Las Vegas theme park casinos may be the inspiration for COT's 'Poppea,' but don't expect to find Nero or Poppea strolling along site-specific locations like the Forum Shops at Caesar's Palace or the Venetian's chlorine-clean canals.
'It's not literally Las Vegas but its definitely inspired by that world,' said 'Poppea' set designer Robert Brill. Best known for his environmental Kit Kat Klub design for the hit 1998 Broadway revival of 'Cabaret,' Brill called modern-day the highly theatrical world of Las Vegas to be a great stand-in for ancient Rome because it 'offers us the ability to show how a single person can be a ruler of an entire empire and earn fame and fortune in an instant.'
While Brill's sleek Vegas settings and David Woolard's glitzy costumes aim to give COT's 'Poppea' a decidedly contemporary look, its musical make-up strives to be as traditional as possible.
Although two of the opera's characters are tangentially doomed when one (Ottone) dresses up in drag to disguise himself as Poppea's murderer, Glover proudly boasts that this production's cast features no cross-dressing.
'All the men are played by men and all the women are played by women,' Glover said. 'Even the boy [symbolizing love] is played by a boy.'
Glover and Paulus point out that this isn't always the case with modern productions of baroque operas. Typically mezzo-soprano women take on male roles originally written for the vocal range of superstar castrati (men who were surgically altered as boys to retain their high soprano voices).
But Glover says the rise in world-renown countertenors (male sopranos) in the past 30 to 40 years has made opera casting much more believable and has been one of the major factors for the rediscovery of baroque opera.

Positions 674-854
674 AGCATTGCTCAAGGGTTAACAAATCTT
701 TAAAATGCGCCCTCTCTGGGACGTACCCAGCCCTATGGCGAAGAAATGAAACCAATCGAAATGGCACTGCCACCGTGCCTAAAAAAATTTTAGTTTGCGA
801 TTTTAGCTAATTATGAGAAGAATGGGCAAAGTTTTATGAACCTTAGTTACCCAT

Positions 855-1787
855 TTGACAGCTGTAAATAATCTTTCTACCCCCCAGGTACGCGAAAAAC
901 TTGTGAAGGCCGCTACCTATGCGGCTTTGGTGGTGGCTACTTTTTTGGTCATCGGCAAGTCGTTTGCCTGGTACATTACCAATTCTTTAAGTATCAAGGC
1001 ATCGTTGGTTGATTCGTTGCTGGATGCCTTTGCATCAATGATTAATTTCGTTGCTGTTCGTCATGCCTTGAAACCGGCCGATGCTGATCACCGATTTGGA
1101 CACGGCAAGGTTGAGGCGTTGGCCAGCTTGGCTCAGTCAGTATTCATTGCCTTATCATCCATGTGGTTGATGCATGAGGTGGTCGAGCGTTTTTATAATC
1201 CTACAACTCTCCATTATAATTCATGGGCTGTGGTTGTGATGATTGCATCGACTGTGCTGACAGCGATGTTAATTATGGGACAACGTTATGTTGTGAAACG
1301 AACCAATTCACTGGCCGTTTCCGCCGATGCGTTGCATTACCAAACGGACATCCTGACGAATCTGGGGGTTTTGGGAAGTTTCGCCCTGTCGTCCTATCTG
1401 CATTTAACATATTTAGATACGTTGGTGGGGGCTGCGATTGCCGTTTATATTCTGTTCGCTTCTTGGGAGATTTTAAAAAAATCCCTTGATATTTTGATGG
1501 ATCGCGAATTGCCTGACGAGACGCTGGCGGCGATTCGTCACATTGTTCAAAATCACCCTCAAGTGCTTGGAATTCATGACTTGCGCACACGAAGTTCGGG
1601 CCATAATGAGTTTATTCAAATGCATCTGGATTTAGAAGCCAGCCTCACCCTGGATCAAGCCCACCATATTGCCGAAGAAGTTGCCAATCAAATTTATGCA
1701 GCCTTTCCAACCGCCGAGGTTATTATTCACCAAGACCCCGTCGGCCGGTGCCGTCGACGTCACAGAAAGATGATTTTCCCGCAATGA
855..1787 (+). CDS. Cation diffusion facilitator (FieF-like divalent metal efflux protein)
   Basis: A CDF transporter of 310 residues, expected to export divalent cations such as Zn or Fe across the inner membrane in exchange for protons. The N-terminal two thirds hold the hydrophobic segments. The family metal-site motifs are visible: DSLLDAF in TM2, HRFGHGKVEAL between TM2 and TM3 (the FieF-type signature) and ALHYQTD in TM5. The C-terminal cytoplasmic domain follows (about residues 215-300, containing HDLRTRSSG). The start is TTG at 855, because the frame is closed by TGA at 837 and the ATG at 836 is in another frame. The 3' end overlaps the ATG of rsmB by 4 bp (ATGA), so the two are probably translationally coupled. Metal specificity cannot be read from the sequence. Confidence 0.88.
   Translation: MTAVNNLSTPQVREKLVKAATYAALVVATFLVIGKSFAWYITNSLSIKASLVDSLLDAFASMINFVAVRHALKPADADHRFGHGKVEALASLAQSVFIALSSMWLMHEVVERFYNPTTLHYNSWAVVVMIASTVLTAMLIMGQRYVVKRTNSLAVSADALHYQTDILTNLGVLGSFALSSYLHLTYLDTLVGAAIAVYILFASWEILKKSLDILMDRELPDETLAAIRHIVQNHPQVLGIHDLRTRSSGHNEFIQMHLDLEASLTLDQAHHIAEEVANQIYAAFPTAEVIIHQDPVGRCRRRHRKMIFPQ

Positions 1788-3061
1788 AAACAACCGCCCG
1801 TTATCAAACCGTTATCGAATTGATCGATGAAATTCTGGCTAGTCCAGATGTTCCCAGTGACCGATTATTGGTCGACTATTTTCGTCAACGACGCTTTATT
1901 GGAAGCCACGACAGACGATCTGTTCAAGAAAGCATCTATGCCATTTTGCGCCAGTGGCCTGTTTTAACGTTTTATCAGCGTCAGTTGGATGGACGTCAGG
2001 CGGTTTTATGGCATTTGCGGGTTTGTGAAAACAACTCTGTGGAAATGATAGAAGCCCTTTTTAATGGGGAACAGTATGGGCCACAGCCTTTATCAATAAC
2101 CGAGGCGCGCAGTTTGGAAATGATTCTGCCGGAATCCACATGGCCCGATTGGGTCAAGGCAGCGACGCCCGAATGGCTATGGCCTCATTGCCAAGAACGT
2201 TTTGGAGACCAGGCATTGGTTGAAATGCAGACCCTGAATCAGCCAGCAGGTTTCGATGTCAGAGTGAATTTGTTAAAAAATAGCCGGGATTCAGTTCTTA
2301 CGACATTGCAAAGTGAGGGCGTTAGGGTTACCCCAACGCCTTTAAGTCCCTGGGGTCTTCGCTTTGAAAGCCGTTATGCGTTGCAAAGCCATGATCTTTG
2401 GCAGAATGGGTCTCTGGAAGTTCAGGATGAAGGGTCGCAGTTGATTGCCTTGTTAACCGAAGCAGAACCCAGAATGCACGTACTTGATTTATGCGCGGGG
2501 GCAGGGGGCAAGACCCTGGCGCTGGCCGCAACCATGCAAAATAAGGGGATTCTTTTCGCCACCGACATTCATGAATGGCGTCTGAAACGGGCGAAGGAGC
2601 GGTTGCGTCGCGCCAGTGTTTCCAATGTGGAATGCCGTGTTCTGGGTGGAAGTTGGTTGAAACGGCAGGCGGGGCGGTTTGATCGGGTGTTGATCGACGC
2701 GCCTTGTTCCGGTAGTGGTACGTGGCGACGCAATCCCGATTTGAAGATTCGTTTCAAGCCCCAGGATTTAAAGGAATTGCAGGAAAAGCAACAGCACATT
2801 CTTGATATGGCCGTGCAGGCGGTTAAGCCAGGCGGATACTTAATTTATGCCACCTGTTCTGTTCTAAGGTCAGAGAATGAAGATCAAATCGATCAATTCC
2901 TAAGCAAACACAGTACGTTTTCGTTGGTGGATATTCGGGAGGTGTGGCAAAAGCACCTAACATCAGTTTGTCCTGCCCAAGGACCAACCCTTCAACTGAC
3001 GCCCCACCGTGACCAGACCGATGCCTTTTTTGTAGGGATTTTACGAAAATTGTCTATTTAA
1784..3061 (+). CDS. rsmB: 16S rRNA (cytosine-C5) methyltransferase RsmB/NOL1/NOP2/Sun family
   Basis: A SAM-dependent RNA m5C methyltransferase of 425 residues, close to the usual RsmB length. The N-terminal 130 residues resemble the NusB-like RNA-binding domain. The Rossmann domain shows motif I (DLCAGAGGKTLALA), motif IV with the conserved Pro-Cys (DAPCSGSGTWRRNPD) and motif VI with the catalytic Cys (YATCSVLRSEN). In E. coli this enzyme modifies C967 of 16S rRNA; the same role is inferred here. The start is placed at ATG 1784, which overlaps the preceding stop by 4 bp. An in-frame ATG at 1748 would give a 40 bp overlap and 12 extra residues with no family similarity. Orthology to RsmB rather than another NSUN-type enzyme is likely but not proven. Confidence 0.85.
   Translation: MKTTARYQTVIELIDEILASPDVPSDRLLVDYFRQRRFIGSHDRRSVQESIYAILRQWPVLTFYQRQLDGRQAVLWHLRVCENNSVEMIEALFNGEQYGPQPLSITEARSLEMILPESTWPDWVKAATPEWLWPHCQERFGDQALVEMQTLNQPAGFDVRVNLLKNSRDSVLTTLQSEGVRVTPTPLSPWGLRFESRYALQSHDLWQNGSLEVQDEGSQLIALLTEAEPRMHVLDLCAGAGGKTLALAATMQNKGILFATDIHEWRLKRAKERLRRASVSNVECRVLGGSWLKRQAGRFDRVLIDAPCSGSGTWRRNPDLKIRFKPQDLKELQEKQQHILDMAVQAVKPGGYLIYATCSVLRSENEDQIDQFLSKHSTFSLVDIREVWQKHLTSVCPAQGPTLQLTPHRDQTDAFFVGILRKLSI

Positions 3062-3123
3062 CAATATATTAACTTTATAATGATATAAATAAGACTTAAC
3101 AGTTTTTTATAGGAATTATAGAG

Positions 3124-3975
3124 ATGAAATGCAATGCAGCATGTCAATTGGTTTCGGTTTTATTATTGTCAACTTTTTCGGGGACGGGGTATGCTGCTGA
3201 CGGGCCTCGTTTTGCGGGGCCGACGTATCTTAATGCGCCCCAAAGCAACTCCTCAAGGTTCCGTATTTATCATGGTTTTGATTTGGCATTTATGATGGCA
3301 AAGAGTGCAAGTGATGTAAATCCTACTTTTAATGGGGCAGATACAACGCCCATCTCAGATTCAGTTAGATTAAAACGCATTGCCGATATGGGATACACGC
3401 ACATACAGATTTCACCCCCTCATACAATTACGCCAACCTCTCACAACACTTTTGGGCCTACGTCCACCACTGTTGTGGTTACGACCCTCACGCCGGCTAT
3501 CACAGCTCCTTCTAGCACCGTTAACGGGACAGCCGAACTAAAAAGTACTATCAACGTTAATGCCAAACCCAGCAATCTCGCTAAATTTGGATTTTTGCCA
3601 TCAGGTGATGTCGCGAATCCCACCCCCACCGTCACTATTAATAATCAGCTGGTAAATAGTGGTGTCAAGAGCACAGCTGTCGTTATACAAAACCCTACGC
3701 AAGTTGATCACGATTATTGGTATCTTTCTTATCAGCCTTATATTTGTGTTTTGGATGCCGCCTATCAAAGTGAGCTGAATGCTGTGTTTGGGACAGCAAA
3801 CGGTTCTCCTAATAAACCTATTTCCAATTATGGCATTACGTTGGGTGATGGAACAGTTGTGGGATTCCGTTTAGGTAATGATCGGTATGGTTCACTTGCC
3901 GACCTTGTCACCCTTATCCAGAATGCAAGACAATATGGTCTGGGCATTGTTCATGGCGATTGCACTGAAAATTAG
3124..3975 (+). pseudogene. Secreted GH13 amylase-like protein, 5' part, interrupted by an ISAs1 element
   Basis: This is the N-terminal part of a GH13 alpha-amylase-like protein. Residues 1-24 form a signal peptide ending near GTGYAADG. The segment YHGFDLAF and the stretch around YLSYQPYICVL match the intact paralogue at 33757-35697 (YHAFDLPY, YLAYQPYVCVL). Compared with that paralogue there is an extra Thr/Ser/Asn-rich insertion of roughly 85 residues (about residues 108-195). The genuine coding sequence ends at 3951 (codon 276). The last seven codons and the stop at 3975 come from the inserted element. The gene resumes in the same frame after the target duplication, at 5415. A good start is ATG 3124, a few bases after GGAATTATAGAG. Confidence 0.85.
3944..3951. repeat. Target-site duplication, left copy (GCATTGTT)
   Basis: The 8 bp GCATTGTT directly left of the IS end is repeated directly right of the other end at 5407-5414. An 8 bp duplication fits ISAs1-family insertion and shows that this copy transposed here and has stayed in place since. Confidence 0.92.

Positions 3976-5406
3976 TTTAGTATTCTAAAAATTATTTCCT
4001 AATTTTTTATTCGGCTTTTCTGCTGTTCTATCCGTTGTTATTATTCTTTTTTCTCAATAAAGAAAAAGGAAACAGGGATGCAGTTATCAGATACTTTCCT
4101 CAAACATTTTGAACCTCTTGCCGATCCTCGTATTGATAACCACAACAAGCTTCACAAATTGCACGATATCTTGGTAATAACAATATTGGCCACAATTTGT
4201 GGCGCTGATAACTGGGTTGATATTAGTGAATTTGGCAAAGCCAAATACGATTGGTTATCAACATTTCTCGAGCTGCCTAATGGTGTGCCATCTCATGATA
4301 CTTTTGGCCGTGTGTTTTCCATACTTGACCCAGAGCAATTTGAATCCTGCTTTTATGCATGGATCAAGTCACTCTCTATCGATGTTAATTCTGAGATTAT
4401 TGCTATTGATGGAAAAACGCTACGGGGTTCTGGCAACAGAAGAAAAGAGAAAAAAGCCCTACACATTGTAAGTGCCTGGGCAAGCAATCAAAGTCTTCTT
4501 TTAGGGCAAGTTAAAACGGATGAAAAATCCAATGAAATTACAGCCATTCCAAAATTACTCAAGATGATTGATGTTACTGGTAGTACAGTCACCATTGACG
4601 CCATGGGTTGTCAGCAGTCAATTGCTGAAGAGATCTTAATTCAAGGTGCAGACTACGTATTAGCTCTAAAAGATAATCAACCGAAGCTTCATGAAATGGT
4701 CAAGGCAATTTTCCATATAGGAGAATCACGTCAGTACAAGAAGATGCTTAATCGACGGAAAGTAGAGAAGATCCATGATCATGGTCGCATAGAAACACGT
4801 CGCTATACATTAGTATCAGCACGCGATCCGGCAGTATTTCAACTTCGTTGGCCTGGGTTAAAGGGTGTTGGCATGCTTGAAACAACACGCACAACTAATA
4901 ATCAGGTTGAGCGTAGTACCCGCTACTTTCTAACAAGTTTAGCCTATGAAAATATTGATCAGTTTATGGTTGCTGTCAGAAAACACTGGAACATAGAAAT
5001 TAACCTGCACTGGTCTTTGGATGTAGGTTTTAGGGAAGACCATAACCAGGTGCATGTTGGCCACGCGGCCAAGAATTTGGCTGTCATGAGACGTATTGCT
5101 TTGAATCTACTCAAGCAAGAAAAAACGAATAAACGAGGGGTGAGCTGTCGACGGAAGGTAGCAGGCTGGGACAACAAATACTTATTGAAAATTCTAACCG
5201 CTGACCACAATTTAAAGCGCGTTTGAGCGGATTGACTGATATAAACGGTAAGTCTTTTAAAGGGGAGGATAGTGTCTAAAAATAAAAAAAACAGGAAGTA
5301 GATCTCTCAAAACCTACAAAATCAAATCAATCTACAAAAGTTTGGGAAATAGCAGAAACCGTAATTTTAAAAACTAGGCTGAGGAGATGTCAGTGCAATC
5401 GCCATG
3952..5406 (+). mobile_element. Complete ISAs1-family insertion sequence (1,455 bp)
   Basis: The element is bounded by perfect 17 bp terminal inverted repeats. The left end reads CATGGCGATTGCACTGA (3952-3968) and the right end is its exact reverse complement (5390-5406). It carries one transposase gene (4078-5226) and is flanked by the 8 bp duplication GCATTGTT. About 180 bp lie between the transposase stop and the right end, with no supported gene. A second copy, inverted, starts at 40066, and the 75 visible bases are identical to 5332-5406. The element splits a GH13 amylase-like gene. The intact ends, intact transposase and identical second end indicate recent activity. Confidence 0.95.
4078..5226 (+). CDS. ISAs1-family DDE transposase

'I think it also has something to do with the original instrument revival,' said Glover, who also serves as music director to Chicago's Music of the Baroque. Glover likens the growing popularity of employing countertenors and period instrumentation to perform baroque music to the restoration of historic canvases.
'It sort of cleaned the painting up in a way, taking away the years of grime,' Glover said. 'The painting is the same, but you see it in a different way, probably closer to the way the painter painted it.'
Although COT is breaking in a bigger, more expensive and acoustically unknown opera space with 'Poppea,' general director Brian Dickie feels the odds are in the company's favor to have a successful run at the Harris Theater.
'I think the move has helped massively,' Dickie said, noting how COT season subscriptions have grown nearly 40 percent from 1,700 last year to more than 2,350 this year.
Regarding COT's 'Poppea,' Dickie boasted, 'We have a terrific cast of young performers from the Chicago area and around the world. Diane and Jane have done us proud over the past few years and I fully expect their 'Poppea' to be a success up there with the rest.'